NOT one person has been caught defecating, spitting or urinating in the street since the introduction of a £75 on-the-spot fine.

In June, Brighton and Hove City Council expanded its fining scheme which was previously reserved for litter-bugs, graffiti and dog mess.

It announced that human defecation, spitting and urinating would be punished too under its fines for “extreme antisocial behaviour”.

The move came after a rise in complaints to the council about these types of deeply offensive activities.

But, two months on, no one has received a fine, a council spokeswoman confirmed.

Councillor Dawn Barnett, Conservative representative for Hangleton and Knoll ward, said: “They’ll say we haven’t watched anyone doing it – but that’s rubbish.

“People are spitting all the time, it’s a filthy habit.

“If I catch anyone doing it, I say to them ‘did you not want that? Because I didn’t want it either’.”

At the time of the fine’s introduction, Councillor Anne Pissaridou, chairwoman of the council’s environment, transport and sustainability committee, promised a no tolerance approach.

She said: “Spitting, urinating and defecating are regarded by a vast majority of people as

antisocial habits and can have a number of dangerous health implications.

“With a rise in these activities coupled with a surge in the number of complaints we receive, we want to make it clear that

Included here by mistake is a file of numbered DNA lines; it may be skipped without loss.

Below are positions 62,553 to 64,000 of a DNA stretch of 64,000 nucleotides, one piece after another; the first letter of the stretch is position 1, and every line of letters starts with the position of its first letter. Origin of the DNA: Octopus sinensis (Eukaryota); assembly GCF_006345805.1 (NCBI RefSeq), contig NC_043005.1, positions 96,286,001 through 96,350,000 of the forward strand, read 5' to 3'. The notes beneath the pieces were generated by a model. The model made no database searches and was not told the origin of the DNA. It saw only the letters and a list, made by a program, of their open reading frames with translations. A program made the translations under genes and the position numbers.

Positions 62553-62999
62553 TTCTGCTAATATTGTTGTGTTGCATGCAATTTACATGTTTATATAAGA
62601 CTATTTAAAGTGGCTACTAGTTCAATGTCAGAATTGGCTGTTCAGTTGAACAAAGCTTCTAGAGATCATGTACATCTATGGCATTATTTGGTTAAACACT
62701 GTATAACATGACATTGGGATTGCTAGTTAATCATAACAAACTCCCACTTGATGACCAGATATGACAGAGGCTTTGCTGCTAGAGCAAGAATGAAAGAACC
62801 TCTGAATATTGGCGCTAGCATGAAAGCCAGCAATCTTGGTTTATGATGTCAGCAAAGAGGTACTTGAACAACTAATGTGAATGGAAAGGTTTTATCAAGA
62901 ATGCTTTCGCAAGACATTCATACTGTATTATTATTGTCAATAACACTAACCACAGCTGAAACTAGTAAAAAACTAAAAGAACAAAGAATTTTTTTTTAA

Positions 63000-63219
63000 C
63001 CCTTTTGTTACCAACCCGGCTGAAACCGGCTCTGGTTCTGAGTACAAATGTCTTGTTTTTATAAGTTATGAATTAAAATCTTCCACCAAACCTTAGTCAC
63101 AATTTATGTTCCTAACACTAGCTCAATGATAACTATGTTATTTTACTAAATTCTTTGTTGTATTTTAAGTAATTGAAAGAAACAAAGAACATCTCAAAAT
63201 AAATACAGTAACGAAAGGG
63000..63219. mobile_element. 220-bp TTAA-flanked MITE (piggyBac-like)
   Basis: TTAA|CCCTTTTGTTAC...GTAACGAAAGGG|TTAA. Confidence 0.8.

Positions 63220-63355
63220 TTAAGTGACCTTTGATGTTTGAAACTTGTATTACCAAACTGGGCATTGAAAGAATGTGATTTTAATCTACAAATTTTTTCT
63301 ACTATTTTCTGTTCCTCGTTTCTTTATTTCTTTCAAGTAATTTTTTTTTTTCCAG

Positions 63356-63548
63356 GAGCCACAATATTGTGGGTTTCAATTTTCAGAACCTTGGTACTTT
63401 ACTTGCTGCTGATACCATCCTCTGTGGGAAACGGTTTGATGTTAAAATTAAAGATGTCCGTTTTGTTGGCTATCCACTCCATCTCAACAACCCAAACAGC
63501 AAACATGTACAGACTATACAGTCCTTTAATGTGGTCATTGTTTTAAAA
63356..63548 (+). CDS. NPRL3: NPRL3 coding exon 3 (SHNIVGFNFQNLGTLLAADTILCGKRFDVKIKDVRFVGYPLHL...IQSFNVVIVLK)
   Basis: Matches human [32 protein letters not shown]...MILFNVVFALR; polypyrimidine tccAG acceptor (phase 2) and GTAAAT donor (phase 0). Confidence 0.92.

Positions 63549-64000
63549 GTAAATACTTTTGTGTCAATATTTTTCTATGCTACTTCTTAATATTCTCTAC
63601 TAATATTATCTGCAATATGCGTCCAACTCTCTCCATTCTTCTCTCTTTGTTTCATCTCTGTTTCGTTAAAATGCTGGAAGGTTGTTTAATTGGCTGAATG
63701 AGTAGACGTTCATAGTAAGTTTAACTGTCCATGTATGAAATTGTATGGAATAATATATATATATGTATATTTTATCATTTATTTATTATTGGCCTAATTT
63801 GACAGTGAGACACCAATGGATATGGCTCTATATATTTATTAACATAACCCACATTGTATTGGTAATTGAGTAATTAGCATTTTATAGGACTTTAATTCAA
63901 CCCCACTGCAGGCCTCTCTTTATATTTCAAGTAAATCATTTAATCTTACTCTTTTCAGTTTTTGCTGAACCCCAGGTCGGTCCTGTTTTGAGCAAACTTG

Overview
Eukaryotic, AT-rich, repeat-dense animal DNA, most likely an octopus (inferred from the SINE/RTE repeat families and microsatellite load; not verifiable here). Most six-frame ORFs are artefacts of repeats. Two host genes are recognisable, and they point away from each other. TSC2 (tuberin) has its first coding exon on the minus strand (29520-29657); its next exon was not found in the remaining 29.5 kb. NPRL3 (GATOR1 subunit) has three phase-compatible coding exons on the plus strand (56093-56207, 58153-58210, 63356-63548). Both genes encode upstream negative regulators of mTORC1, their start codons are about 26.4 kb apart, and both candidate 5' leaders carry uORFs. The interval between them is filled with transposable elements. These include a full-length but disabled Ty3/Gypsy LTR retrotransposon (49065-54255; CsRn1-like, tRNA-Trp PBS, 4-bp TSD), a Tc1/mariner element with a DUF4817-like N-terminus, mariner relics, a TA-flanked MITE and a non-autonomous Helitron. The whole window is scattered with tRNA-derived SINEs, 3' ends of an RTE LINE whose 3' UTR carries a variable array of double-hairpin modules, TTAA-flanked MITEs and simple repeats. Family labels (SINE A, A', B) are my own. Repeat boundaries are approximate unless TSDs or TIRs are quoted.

this behaviour will not be tolerated.”

The council’s environmental enforcement officers can issue Fixed Penalty Notice (FPN) fines to individuals for littering, flytipping, fly-posting, graffiti, dog mess and the uncontrolled distribution of leaflets as well as spitting, urinating and defecating in the street.

The fines are issued in an attempt to keep the city’s streets, parks and open spaces clean and tidy.

They are issued under Section 87 of the Environmental Protection Act 1990.

Despite failing to issue a single ticket for spitting, defecating or urinating, the council has been successful in pursuing the city’s litterbugs.

Brighton man Nathaniel McKenzie Peck pleaded guilty to fly-tipping near his home in Preston Road.

He was fined £680 after pleading guilty to the offence.

Shannon Russell, from Bridge Close, was fined a total of £870 after dropping a cigarette in George Street, Hove.

She had given a false name and address and then failed to attend court.

A council spokeswoman said: “The fines are given out, by law, in a bid to keep the city’s streets, parks and open spaces clean and tidy.

“Under Government guidelines, the council isn’t allowed to use enforcement as a way of making money.

“The environmental enforcement service is funded by income raised from the FPNs.

“Any extra money from collecting fines is reinvested into improving rubbish and recycling services.”